Two galaxies similar to our own Milky Way collide in space. The collision would be catastrophic for any inhabitants of either of these galaxies:
Fortunately, contrary to popular conceptions about the existence of life in space and even the opinions of many scientists, there is reason to believe that of all the billions of galaxies in the universe and all the trillions of stars in those galaxies, sentient life probably exists near only one - our sun.
Some scoff at this notion. The universe is so incredibly vast and there are so many stars that some of them have to have planets like earth, they reason. But books like Ward and Brownlee's Rare Earth make a good case for the absolute uniqueness of earth as a suitable environment for higher life forms.
It may well be that no other galaxy, no other star, no other planet possesses the characteristics necessary to permit life to emerge and perdure. The entire universe in all of it's vastness may exist just so that we, the inhabitants of this tiny speck orbiting an average star, can. In other words, it's possible that the universe has to be as big as it is and as full of matter as it is in order for life to exist anywhere in it.
Assume that the conventional figure of about 14 billion years for the age of the universe is correct, and assume, too, that scientists pretty much correct about how stars are formed. Suppose further that the universe did, in fact, originate in a Big Bang.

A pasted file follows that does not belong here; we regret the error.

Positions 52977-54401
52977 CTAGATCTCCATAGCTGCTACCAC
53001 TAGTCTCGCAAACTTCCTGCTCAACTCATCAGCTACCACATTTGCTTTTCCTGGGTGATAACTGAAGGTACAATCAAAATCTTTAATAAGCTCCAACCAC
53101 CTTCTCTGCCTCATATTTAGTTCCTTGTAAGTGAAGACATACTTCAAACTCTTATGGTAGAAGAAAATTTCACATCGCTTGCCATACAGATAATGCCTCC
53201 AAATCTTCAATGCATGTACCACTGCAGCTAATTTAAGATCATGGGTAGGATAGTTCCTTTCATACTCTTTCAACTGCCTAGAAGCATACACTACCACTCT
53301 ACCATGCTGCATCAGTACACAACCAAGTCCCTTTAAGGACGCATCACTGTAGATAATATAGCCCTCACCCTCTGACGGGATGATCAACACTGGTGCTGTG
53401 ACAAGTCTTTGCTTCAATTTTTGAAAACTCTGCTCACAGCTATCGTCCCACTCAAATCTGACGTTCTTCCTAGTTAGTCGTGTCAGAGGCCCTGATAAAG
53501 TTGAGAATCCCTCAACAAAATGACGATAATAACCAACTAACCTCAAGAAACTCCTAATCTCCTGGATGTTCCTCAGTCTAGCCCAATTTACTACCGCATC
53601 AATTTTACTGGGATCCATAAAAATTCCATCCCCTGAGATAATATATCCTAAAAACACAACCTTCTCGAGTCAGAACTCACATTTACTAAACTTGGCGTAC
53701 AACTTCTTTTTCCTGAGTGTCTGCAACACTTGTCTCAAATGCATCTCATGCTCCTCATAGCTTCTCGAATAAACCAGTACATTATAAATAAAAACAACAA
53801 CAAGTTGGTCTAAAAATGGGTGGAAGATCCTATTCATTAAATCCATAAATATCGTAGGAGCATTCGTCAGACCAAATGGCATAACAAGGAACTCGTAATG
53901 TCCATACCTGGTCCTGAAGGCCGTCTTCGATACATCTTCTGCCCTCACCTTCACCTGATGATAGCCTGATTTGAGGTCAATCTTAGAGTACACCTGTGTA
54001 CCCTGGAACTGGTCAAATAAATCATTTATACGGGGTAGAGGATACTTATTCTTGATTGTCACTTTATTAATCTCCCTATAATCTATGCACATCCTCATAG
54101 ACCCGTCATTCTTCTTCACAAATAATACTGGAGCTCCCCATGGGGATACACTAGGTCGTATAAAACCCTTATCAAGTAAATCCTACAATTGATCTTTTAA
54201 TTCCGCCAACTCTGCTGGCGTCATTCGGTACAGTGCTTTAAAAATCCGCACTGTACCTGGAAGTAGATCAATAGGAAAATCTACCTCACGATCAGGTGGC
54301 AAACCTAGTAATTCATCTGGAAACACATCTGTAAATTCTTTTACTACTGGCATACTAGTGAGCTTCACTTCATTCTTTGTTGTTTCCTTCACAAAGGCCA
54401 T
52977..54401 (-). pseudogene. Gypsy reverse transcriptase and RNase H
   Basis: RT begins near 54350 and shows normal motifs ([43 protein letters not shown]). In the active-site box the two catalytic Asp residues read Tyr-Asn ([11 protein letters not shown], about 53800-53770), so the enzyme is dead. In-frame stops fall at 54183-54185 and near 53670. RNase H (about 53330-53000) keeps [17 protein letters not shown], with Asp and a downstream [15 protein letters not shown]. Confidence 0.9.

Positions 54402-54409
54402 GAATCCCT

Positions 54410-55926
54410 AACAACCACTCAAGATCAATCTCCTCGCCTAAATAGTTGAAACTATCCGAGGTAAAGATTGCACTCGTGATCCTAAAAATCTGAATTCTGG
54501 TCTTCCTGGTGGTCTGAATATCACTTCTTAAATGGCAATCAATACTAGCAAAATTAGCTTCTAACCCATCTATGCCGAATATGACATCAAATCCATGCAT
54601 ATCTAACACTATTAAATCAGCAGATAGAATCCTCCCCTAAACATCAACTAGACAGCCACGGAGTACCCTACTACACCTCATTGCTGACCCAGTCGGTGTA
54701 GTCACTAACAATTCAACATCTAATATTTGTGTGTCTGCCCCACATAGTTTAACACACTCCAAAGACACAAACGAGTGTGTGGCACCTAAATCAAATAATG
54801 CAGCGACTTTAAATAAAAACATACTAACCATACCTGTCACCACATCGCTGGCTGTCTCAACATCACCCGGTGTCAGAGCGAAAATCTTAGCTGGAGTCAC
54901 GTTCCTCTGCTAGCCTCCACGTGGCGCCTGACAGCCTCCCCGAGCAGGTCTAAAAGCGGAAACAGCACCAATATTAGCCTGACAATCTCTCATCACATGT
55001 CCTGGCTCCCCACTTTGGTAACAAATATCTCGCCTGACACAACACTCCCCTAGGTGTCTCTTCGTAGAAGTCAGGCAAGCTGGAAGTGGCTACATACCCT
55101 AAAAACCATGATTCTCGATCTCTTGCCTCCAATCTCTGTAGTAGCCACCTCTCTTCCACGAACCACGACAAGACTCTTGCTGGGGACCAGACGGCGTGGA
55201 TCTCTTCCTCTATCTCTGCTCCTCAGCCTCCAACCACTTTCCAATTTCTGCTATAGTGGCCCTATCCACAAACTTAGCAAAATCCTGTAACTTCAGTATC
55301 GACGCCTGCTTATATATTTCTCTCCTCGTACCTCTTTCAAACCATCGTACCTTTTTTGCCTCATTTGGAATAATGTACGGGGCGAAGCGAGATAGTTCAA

Following this initial creation event the universe would have expanded rapidly. During that expansion stars were formed, lived for millions or billions of years, and then exploded like this star did:
While it lived the star was producing in its core many of the elements necessary for life. When it finally exploded many other elements were formed as well and all of them were spewed into space. Eventually, about 4.5 billion years ago, a small portion of this debris coalesced to form the earth and the rest of the planets in our solar system.
The whole time this process was going on the cosmos was expanding. Thus, life could arise on earth only after the necessary elements had been formed and only after billions of years of cosmic history had elapsed. The universe then, if this scenario is correct, has to be as old as it is, and thus as big as it is, in order for us to be here at all.
God could, of course, have created the universe complete in an instant, but if He chose to do it the way scientists think He did, what an extraordinarily extravagant act of creation He undertook just to eventually produce a world suitable for us to live in.
And what astonishing power and brilliance it must have taken.RLC